The Open Road

The thing they never tell you about an open road is that while it’s a long way forward, it’s a much farther way back when you look over your shoulder and see how far you’ve come.open-road
No turns, no budges or bumps or hills, it’s all just flat horizon trailing behind you. The thing they never tell you about an open road is that if you look back over your shoulder and squint your eyes just so, you can see exactly where you started out from. And that point will just sit there, watching you watching it, clucking to itself like the mother hen it is. Going on and on about how foolish you are for leaving when here there’s food on the table and a roof over your head and warm yellow windows smiling brightly at you, waiting to welcome you inside and wrap you up in a blanket all snug and cozy.

  I’ve never been fond of blankets. They always seem to feel like they’re smothering me. And they can itch something fierce. But the worst part about them is that if you stay under one long enough, it starts to feel like your lungs are filling up with the very fabric itself instead of air.

  My mother thinks I’m crazy. A good-for-nothing, lazy excuse of a son who just can’t seem to sit still, shut up and do what he’s told. And maybe I am. I mean, I never did care much for school. Sitting in a desk all day when I could be out doing anything and everything else, who would want that? In fact the only class I ever did like and pay attention in was Mr. McCarthy’s photography class. Now he was something that Mr. McCarthy. He said he’d traveled to every continent at least once, even Antarctica, that he’d been a photographer for National Geographic. Makes you wonder how he ended up teaching high-schoolers in a place as dusty as Rose Hill Tennessee.

  I asked him about it one time. He just sort of looked at me funny for a while before sighing and chuckling sadly to himself. Then he got real quiet for a while before saying,
“My Grandma talked me into it. She told me she wanted her only grandchild to be with her during her last years. So I moved here and I just haven’t left since.” I asked him why. He told me he didn’t know.

  It’s kind of funny because my mother never liked Mr. McCarthy. Or maybe it was that he taught photography, a class she never did approve of me taking. Or maybe it was both. But no matter how you slice it, the fact is she blames him for me wanting to travel instead of just going to community college. Just like my older brother. She also blames him for me not wanting to help her run the family general store, also just like my older brother. The problem is, I’m not my older brother. And why in God’s name would I want to spend my life in Rose Hill when I had an entire world to see? The itch to travel had been pumped into my blood stream and it became the definition of my ambition to get out and see all the world had to offer. Through my own eyes though, not just second-hand sources from other people’s pictures.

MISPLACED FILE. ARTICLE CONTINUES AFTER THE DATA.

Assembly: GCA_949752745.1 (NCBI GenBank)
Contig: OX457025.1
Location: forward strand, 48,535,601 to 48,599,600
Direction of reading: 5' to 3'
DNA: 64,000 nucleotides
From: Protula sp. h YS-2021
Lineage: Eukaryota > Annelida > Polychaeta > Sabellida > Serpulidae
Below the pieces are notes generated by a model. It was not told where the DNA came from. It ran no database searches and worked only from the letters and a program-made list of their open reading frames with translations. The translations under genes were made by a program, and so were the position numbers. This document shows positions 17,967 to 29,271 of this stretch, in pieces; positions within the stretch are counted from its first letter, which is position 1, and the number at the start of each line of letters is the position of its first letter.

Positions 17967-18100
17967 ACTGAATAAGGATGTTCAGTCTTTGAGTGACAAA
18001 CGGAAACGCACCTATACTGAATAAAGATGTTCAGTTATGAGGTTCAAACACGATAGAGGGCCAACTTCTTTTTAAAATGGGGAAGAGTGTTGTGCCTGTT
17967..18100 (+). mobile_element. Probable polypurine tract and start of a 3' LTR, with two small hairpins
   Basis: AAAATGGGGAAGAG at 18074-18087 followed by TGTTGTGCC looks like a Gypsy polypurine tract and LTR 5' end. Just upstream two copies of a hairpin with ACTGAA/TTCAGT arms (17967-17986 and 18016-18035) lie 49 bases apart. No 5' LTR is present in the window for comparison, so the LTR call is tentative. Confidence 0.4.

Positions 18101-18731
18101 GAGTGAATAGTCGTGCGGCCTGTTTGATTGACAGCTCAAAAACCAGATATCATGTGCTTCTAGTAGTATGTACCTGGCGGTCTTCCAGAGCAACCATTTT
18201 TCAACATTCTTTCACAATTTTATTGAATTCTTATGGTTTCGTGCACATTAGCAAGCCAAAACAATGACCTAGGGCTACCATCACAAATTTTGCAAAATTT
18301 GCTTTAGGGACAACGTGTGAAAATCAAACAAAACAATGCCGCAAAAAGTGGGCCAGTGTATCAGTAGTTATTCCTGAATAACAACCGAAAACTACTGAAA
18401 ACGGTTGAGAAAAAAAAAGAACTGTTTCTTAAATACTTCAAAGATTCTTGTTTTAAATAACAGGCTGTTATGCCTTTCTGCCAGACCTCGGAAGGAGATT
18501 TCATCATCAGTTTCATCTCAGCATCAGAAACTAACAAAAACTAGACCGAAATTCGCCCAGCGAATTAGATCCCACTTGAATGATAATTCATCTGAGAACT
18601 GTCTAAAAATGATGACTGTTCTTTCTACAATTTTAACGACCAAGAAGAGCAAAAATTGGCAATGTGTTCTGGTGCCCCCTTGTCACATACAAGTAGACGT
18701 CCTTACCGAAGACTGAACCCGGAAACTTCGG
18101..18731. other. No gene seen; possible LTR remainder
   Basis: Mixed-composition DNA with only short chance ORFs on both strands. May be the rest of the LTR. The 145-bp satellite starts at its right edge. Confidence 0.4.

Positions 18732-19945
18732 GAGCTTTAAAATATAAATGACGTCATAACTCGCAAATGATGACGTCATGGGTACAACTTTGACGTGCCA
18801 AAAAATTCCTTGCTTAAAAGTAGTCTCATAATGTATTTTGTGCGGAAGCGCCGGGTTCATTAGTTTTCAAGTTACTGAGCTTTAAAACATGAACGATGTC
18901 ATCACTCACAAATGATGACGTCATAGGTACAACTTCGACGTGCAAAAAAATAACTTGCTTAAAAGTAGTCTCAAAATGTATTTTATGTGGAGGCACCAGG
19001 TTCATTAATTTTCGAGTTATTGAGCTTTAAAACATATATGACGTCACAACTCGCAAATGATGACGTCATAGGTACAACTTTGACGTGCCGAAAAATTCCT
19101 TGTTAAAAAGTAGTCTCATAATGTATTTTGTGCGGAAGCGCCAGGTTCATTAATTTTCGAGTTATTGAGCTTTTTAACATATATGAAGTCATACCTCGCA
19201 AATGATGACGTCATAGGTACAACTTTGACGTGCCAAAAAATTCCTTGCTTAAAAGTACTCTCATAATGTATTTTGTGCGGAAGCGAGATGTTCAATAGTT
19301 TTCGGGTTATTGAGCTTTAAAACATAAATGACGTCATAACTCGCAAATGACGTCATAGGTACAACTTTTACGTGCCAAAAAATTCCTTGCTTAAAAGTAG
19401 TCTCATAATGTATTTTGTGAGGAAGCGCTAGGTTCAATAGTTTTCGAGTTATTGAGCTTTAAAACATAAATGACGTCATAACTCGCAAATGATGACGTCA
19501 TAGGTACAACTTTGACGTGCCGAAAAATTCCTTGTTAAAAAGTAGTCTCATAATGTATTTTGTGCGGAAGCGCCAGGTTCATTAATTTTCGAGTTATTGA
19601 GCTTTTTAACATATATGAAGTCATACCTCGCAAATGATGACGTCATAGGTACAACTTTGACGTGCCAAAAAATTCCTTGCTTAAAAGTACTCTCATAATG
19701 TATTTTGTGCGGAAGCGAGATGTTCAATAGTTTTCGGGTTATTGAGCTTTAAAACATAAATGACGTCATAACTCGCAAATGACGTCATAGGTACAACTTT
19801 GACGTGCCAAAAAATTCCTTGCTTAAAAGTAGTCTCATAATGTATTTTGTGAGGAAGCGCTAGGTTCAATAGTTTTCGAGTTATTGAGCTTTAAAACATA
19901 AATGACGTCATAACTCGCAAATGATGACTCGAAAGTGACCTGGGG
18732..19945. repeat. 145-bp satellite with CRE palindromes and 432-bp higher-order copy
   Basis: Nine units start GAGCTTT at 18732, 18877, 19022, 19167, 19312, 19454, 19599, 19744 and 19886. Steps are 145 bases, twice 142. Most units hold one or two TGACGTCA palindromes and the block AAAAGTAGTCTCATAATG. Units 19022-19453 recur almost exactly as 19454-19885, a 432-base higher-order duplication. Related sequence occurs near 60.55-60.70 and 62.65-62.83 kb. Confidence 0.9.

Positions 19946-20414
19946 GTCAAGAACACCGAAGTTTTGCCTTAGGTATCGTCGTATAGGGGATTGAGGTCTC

My mother never did understand that. She never really understood me either. Called me ungrateful for not wanting the life she wanted me to want. But I’ve never been the type of person to listen to others and just grovel in submission. So I left.

  The thing they never tell you about an open road is how lonesome it is when you drive it by yourself. Everyone needs someone to talk to, it’s just human nature. But the thing is, I’d rather be on my own and going places I want to be than just stuck in a town that I didn’t want to be in and quite frankly probably didn’t want me there either. The thing they never tell you about an open road is that while it’s lonely, it lets you breath like you’ve never breathed before. It’s invigorating. It justifies every choice you’ve ever made. The thing they never tell you about an open road is that it is the definition of pure freedom.

  I still talk with my brother from time to time. He doesn’t really understand why I left, but he supports me all the same. My mother doesn’t know we still contact each other. My brother says she’s taken all my pictures out of all their frames. It’s like I never even existed he says. My name is now just as much a taboo to her as photography and McCarthy and travel and anything else she decides she doesn’t like.

Not that I mind. It’s good company to have my name compared to. And it’s her fault really. She forced me to make a choice. So I did.

vintage-steering-wheel  The thing they never tell you about an open road is that it sometimes is built with regrets and what-ifs and could-have-beens. The thing they never tell you about an open road is that when you’re looking over your shoulder back where you started, those regrets sometimes seem to rise up out of the ground and wrap themselves around your neck. It’s just like the blanket all over again. But I think the most important thing I’ve ever learned about an open road is that it is so easy to snap your head around, aim your eyes down the road and charge forward, leaving your starting point far behind you. Even though you can always see it, eventually it becomes just a dot in the background of a much bigger picture. And why would you choose to focus on that when you’ve got an entire horizon in front of you, an open road just waiting to be driven off into the unknown?

Advertisements